10 Considerations for Your Cloud Contracts – CIO View

Having signed two more cloud contracts this month, it feels like a good time to share what I consider to be my top 10 considerations in negotiating a cloud vendor contract. As I was writing this, I had a hard time culling the list down to just 10. I’ve learned a lot over the years and have scars to prove it. There will be different views on this depending on whether you’re talking about SaaS, IaaS or one of the other horizontals in the space (PaaS, DRaaS,..), , but these 10 are generally applicable. So, here it goes:

1. Limit price increases – There is a lot of debate on whether or not moving to the cloud is actually cheaper than on-prem applications, and my answer is that “it depends”. There are many factors that must be considered (personnel time, upgrades, etc..), but license cost is a big one. What is a fact though, is that the longer the time horizon, the more expensive the cloud alternative can become. You’re paying a constant expense stream which can blow-up any ROI analysis over time. Other than negotiating the lowest initial price you can get, the best way to limit the cost over time is to reduce the pace and amount of future price increases. There are a few ways to approach this; the first being to go for as long a stretch as possible before the first and subsequent price increases. Most vendors will give you price breaks for longer contract terms. You might think this a risky approach as you’re committing yourself to a longer contract, but I’m assuming you’ve done your due diligence and are confident you’ve picked the right vendor. Even if things don’t work out as planned, which you absolutely need to consider, you’ll not likely be in a position to actually move off completely for 2-3 years. If negotiated right, the price increases will be tied to the contract length. The second part of this is to then ensure that each increase is as low as possible. I once negotiated a 0% first anniversary increase on a 3 year contract, basically holding my per user price flat for 6 years. I also negotiated a 5 year term with a 30 day out clause. No increase for 5 years and I can leave at any time. So my long-term contract risk is……..nothing. Try it; you never know what you can get.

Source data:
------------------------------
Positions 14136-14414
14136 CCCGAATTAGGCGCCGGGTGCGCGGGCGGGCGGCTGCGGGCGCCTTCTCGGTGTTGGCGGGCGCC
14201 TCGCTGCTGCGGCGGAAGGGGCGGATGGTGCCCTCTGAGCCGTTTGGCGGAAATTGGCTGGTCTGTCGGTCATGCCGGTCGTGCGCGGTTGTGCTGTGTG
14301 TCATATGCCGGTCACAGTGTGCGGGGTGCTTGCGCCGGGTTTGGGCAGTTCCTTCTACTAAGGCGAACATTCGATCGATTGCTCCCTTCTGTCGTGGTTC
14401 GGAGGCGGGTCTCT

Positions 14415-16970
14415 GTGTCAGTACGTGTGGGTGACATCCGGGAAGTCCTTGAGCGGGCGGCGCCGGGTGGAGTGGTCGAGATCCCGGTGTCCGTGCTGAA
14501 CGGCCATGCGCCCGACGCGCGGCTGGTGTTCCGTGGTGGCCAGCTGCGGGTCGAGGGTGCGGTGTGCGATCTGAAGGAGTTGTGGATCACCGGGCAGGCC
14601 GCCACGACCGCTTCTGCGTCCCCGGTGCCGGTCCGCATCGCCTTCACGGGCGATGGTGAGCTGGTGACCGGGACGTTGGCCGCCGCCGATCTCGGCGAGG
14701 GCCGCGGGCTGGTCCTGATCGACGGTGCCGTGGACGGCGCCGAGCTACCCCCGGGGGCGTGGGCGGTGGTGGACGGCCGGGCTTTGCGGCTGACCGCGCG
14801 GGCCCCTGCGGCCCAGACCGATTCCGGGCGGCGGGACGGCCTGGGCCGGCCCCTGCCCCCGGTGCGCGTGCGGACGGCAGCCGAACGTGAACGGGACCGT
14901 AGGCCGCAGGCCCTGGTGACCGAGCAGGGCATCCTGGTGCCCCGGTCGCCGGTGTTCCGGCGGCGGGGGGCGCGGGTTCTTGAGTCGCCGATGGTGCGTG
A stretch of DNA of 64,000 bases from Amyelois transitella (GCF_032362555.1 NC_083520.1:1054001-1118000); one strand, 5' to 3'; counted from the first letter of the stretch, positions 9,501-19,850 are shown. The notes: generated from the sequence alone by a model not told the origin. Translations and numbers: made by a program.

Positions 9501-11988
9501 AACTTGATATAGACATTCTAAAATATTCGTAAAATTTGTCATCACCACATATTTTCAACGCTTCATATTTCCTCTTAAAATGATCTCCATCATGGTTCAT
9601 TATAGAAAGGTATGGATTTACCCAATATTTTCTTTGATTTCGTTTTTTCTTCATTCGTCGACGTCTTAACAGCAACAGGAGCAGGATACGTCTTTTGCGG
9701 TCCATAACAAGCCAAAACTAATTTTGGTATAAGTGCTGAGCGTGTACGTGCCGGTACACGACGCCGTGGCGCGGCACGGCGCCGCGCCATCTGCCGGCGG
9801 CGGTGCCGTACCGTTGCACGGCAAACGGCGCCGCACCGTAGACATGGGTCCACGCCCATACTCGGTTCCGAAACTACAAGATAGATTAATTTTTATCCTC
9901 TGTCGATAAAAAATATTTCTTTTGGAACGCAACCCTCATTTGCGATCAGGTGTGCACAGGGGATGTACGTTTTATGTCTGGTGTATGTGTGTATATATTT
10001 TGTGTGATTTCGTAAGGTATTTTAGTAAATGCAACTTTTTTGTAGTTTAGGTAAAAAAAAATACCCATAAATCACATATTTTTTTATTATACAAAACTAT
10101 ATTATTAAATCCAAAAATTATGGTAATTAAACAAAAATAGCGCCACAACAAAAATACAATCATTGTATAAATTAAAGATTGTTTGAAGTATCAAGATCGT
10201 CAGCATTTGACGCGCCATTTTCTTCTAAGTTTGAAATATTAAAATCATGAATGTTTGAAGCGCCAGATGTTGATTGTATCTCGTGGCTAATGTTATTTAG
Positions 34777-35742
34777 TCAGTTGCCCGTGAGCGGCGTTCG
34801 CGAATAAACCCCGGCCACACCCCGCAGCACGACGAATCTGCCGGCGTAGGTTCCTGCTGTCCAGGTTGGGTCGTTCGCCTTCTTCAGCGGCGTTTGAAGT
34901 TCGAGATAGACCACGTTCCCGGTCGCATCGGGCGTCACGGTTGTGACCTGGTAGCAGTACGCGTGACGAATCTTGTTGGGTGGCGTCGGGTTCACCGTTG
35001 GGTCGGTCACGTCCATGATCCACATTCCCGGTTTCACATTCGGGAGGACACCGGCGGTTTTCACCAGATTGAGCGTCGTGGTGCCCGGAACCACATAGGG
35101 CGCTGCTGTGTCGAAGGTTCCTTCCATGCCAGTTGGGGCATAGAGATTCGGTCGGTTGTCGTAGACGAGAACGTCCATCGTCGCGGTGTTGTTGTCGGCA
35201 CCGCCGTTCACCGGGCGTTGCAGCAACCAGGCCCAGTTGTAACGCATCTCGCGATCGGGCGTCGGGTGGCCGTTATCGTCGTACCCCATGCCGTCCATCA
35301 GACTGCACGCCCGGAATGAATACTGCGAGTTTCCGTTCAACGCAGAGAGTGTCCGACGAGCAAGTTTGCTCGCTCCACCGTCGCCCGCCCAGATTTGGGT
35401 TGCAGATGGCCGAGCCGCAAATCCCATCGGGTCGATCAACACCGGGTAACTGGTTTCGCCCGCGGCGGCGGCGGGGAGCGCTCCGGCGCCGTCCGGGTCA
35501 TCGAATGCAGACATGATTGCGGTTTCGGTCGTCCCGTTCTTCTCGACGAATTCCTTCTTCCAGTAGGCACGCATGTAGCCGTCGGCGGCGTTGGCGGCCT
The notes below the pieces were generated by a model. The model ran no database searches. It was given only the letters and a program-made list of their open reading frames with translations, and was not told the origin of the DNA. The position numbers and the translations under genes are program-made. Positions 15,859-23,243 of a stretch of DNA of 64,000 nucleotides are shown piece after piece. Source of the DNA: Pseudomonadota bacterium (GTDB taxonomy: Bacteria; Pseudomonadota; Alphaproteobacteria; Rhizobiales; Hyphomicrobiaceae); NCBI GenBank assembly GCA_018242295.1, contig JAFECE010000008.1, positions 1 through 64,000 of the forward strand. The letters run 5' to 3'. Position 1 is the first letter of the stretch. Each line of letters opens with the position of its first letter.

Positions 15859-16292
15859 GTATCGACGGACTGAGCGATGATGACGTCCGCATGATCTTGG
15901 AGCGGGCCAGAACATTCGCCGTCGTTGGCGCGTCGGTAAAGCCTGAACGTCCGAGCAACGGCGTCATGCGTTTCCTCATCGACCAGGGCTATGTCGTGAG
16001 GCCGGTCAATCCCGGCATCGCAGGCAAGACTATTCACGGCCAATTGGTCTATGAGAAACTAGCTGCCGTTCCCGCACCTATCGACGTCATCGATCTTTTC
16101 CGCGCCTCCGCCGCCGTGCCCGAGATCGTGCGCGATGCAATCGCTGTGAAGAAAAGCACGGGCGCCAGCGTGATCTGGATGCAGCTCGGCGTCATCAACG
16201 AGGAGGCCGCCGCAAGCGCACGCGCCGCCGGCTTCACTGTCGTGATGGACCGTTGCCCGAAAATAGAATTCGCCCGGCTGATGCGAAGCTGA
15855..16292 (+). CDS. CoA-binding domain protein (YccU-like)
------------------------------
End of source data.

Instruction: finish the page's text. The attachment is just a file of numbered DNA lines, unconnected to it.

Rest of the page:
2. Access to Data, Integrations and SSO – Some vendors are charging different prices depending on the availability of integration connectors or API’s, while others don’t charge extra for this capability. Even if you’re not starting out with a lot of integrations on day 1, you have to be prepared for the high likelihood of needing to get data in or out early on. Even SSO connections can sometimes cost extra to set up, or not be supported at all. If your cloud vendor is relatively new and doesn’t have published SSO connectors, make sure you include this capability in the contract at no charge. It’s in the vendor’s best interest to get this done and will help them in future contracts, so there is no reason for them not to include this. Integration and connectors are key for most successful cloud implementations, and a must for many, so it is frustrating that some vendors are charging extra for these. I get the tiered, a la carte approach that helps with revenue, but I think this is one area to focus on in your contract negotiations.

3. Flexibility on your license growth – On the software and platform side, the number of users will be a key factor in the ongoing cost. Having a good understanding upfront of your one and three-year growth scenarios will help you lock in lower prices on future growth. If you’ve hit a wall on the initial price, negotiating favorable discount tiers can help in the long run. The focus should be on having a low ceiling on your initial tier.

4. Exit strategy for data and access to data if the vendor fails – One difference in having your data in the cloud is the amount of control you have over it. So what happens if the vendor does go bankrupt? What if you do decide to move off to a competitor? A vendor failing isn’t a big concern for many of the top-tier providers, but it is something you need to think through and account for. I’m lumping this into your exit strategy for getting data out as it’s a similar issue. You need to understand how you’ll get access to the data and what your options are for getting copies. Ensure that you have some time to get your data out after your contract ends, in addition to language that ensures assistance from the vendor. Once you implement and once you get data integration up and settled, you’re already a step ahead in this process.